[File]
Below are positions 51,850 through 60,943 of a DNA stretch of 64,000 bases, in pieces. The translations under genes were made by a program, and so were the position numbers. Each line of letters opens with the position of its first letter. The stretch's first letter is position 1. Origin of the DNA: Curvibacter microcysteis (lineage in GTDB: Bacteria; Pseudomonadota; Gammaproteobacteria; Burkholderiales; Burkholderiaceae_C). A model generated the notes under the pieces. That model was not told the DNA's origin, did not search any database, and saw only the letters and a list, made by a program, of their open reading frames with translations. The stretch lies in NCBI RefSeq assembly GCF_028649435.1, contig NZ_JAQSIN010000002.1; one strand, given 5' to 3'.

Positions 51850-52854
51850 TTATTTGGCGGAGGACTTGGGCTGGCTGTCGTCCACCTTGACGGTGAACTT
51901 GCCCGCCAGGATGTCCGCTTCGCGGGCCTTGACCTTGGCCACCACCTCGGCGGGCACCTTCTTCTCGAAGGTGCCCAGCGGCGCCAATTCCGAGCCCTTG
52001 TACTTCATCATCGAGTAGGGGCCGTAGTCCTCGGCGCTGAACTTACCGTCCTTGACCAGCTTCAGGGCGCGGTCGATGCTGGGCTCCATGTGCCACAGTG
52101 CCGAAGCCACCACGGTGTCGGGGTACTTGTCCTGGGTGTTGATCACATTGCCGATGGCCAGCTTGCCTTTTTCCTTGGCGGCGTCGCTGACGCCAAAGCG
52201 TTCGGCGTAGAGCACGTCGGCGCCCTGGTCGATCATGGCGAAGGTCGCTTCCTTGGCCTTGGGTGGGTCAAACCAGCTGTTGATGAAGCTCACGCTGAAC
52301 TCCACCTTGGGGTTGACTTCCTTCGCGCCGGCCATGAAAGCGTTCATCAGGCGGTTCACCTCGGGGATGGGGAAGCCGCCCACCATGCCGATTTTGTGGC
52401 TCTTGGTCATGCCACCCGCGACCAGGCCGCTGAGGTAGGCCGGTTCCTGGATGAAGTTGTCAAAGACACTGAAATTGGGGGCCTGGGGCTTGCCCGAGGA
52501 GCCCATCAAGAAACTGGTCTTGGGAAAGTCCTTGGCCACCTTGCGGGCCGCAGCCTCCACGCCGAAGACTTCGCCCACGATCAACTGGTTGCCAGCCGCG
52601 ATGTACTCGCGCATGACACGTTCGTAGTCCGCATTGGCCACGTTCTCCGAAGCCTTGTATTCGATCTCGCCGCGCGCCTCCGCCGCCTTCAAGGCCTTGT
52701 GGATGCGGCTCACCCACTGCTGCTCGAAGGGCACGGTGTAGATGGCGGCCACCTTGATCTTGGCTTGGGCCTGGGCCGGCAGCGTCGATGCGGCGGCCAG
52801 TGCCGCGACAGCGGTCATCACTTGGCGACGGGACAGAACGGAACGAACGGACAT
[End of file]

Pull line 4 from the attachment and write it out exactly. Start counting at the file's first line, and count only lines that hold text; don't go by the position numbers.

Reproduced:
51901 GCCCGCCAGGATGTCCGCTTCGCGGGCCTTGACCTTGGCCACCACCTCGGCGGGCACCTTCTTCTCGAAGGTGCCCAGCGGCGCCAATTCCGAGCCCTTG